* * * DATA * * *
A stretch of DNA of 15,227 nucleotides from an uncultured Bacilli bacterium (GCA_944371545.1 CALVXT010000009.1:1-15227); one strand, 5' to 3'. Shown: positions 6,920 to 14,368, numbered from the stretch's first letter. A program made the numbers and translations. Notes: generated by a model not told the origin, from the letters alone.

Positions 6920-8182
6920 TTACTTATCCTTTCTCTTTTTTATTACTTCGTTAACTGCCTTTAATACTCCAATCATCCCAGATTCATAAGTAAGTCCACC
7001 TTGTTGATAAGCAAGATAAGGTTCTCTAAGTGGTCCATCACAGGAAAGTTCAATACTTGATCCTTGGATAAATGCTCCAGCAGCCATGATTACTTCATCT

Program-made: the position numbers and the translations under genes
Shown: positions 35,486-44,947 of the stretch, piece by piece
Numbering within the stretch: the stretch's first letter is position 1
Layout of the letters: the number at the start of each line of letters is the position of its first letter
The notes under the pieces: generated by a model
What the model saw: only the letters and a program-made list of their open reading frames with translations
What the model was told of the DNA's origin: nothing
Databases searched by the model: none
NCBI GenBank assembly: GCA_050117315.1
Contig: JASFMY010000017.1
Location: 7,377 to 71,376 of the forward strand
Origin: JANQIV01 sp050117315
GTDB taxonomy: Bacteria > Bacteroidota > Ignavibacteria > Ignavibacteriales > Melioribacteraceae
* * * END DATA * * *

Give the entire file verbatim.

A stretch of DNA of 15,227 nucleotides from an uncultured Bacilli bacterium (GCA_944371545.1 CALVXT010000009.1:1-15227); one strand, 5' to 3'. Shown: positions 6,920 to 14,368, numbered from the stretch's first letter. A program made the numbers and translations. Notes: generated by a model not told the origin, from the letters alone.

Positions 6920-8182
6920 TTACTTATCCTTTCTCTTTTTTATTACTTCGTTAACTGCCTTTAATACTCCAATCATCCCAGATTCATAAGTAAGTCCACC
7001 TTGTTGATAAGCAAGATAAGGTTCTCTAAGTGGTCCATCACAGGAAAGTTCAATACTTGATCCTTGGATAAATGCTCCAGCAGCCATGATTACTTCATCT

Program-made: the position numbers and the translations under genes
Shown: positions 35,486-44,947 of the stretch, piece by piece
Numbering within the stretch: the stretch's first letter is position 1
Layout of the letters: the number at the start of each line of letters is the position of its first letter
The notes under the pieces: generated by a model
What the model saw: only the letters and a program-made list of their open reading frames with translations
What the model was told of the DNA's origin: nothing
Databases searched by the model: none
NCBI GenBank assembly: GCA_050117315.1
Contig: JASFMY010000017.1
Location: 7,377 to 71,376 of the forward strand
Origin: JANQIV01 sp050117315
GTDB taxonomy: Bacteria > Bacteroidota > Ignavibacteria > Ignavibacteriales > Melioribacteraceae